- Prajish Iyer1,5,
- Savio George Barreto3*,
- Malika Ranjan1*,
- Nilesh Gardi2,5,
- Sameer Salunkhe4,5,
- Bikram Sahoo1,
- Pratik Chandrani1,
- Shilpee Dutt4,5,
- Mukta R. Ramadwar2,
- Vikram Chaudhari3,
- Shailesh V. Shrikhande3,
- Amit Dutt1,5#
- 1Integrated Genomics Laboratory, Advanced Centre for Treatment Research Education In Cancer (ACTREC), Tata Memorial Centre, Navi Mumbai, Maharashtra 410210, INDIA
- 2Department of Pathology, Tata Memorial Centre, Ernest Borges Marg, Parel, Mumbai 400012, INDIA
- 3Department of Gastrointestinal and Hepato-Pancreato-Biliary Surgical Oncology, Tata Memorial Centre, Ernest Borges Marg, Parel, Mumbai 400012, INDIA
- 4Shilpee laboratory, Advanced Centre for Treatment Research Education In Cancer (ACTREC), Tata Memorial Centre, Navi Mumbai, Maharashtra 410210, INDIA
- 5Homi Bhabha National Institute, Training School Complex, Anushakti Nagar, Mumbai 400094, INDIA
Can J Biotech, Volume 1, Special Issue, Page 73, DOI: https://doi.org/10.24870/cjb.2017-a60
*Corresponding author: firstname.lastname@example.org
Introduction: Gallbladder cancer is relatively a rare lethal malignancy with dismal prognosis. While in India there is high incidence (3.9-8.6/1, 00,000) with majority of patients having advanced disease. Recent developments in next generation sequencing technologies have enabled the discovery of new molecular therapeutic targets in many human cancers.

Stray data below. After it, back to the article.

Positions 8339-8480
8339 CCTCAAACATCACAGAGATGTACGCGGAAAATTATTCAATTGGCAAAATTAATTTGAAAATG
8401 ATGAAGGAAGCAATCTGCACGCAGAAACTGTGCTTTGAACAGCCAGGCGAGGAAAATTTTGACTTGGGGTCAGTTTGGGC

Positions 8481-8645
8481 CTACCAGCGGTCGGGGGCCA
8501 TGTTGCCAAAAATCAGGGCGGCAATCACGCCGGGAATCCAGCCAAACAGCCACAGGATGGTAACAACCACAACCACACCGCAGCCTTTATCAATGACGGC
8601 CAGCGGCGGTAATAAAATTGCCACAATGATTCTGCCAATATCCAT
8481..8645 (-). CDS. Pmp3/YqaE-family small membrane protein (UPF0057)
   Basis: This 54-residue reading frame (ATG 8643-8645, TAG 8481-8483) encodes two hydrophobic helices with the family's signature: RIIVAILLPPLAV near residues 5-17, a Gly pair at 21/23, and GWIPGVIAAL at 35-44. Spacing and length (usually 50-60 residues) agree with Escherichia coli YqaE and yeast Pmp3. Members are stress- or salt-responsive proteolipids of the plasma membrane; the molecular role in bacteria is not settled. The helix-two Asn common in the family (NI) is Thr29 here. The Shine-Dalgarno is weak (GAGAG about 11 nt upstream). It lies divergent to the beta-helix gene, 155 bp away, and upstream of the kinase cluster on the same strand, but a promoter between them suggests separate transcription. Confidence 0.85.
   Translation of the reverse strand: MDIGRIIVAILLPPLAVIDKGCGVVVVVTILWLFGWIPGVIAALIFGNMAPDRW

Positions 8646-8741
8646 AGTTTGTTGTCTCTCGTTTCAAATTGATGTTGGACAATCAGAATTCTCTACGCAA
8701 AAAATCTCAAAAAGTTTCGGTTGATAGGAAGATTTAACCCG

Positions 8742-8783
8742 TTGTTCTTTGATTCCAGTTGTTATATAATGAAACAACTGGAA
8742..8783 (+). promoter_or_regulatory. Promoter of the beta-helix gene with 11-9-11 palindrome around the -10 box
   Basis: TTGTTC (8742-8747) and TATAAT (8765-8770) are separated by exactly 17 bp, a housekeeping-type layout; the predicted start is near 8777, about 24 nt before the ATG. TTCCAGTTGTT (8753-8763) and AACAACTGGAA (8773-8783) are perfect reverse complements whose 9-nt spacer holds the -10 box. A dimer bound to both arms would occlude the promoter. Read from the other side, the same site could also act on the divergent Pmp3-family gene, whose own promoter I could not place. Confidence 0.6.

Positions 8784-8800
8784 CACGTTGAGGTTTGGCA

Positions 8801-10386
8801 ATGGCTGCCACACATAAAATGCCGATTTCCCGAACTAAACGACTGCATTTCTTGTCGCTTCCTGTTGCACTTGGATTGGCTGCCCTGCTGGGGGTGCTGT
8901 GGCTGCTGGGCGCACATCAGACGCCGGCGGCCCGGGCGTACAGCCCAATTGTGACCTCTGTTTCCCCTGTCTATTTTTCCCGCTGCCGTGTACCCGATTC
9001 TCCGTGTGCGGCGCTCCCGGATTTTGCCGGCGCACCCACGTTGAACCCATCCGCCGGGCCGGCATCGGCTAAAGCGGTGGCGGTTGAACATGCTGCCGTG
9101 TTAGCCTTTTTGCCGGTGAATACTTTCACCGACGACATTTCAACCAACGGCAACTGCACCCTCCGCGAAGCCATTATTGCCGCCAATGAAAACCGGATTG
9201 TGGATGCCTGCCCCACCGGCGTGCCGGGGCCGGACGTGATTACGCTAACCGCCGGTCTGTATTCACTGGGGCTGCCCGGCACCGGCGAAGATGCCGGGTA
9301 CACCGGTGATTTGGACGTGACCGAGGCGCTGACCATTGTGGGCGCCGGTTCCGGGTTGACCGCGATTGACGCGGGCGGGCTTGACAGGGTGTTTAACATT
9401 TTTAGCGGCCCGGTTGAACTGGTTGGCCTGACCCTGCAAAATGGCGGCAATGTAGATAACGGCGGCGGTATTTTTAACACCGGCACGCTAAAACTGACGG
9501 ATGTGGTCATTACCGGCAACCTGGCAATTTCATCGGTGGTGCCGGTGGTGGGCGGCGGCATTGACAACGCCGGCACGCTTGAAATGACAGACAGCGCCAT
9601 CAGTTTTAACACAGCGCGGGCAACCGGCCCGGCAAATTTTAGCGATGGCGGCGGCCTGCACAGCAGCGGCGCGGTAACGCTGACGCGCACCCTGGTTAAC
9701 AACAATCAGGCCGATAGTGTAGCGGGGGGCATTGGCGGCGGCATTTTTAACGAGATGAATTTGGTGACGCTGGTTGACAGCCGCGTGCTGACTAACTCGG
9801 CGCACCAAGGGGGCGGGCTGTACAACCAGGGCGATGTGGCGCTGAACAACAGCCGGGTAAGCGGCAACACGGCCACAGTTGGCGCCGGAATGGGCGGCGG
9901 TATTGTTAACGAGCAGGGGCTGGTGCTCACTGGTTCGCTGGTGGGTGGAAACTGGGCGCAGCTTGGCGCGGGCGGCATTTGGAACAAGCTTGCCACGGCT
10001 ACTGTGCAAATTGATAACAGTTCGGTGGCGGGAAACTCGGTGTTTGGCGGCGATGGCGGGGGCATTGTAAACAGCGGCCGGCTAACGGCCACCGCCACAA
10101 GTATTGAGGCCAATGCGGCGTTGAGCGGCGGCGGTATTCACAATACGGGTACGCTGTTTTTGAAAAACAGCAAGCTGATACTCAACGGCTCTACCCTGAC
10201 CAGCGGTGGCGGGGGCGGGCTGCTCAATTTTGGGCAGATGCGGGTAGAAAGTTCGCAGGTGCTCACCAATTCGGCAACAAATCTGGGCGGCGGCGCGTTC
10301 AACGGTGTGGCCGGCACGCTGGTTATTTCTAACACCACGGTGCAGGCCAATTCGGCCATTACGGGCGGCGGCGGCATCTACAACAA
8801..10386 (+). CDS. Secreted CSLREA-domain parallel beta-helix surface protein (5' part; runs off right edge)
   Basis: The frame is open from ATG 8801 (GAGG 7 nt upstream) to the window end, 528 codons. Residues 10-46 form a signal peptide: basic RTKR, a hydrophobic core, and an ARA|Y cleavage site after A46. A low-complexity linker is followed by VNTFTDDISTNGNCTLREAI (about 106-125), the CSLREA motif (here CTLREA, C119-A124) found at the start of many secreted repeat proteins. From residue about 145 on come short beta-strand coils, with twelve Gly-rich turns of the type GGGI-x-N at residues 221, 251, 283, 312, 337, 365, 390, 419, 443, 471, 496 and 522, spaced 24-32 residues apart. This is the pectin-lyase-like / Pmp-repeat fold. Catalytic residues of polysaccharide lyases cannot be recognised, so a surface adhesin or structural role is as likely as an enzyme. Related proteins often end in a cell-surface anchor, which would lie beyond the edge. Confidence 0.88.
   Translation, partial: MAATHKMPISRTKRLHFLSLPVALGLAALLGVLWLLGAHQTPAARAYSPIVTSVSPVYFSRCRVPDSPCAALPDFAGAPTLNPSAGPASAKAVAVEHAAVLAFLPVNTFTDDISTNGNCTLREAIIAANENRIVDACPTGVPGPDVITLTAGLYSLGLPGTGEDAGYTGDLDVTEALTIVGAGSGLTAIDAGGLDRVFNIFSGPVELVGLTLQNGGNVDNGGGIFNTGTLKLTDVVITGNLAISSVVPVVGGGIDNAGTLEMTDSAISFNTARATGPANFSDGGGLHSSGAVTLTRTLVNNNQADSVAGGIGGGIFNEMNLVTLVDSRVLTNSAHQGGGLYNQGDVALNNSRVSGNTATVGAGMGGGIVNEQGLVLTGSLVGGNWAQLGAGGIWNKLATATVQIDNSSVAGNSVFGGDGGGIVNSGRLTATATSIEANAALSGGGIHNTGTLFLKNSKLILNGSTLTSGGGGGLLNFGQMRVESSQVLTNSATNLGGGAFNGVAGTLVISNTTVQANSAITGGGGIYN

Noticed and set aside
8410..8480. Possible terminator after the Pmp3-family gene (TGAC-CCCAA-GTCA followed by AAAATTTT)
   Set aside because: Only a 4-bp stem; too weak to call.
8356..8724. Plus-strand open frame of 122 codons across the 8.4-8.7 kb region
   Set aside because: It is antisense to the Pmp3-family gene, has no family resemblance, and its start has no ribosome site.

Objectives: Interrogate the landscape of somatic alterations in Indian gall bladder cancer using whole exome sequencing technology.
Material and Methods: We interrogated the coding region of 27(10 paired and 7 unpaired) Indian gall bladder cancer samples using whole exome sequencing at an average coverage of 100X and above. We further validated the findings using an additional set of 27 FFPE samples.
Results: Using a bioinformatics filtering approach, we identify a total of 5060 somatic variants found across 17 tumors consisted of 3239 missense, 1449 silent, 131 nonsense, 135 indels and 106 splice site mutations The average mutation rate considering the paired tumors is about 7.7 mutations/mb. We found TP53 (35.2%), ERBB2 (17.6%), SF3B1 (17.6%), ATM (17.6%) and AKAP11 (17.6%) mutations in more than two samples by exome sequencing analysis. Furthermore, we examined our exome sequencing data for identifying Salmonella sequences as well as presence of 143 HPV types using computation subtraction based on HPVDetector. Based on our evaluation we found association of typhoidal Salmonella strains in 11 of 26 gall bladder cancer samples and non-typhoidal Salmonella species in 12 of 26 samples, 6 samples were co-infected with both.
Conclusions: The profiling of somatic alterations and identification of non typhoidal Salmonella traces may aid in changing the current treatment paradigm of gall bladder cancer.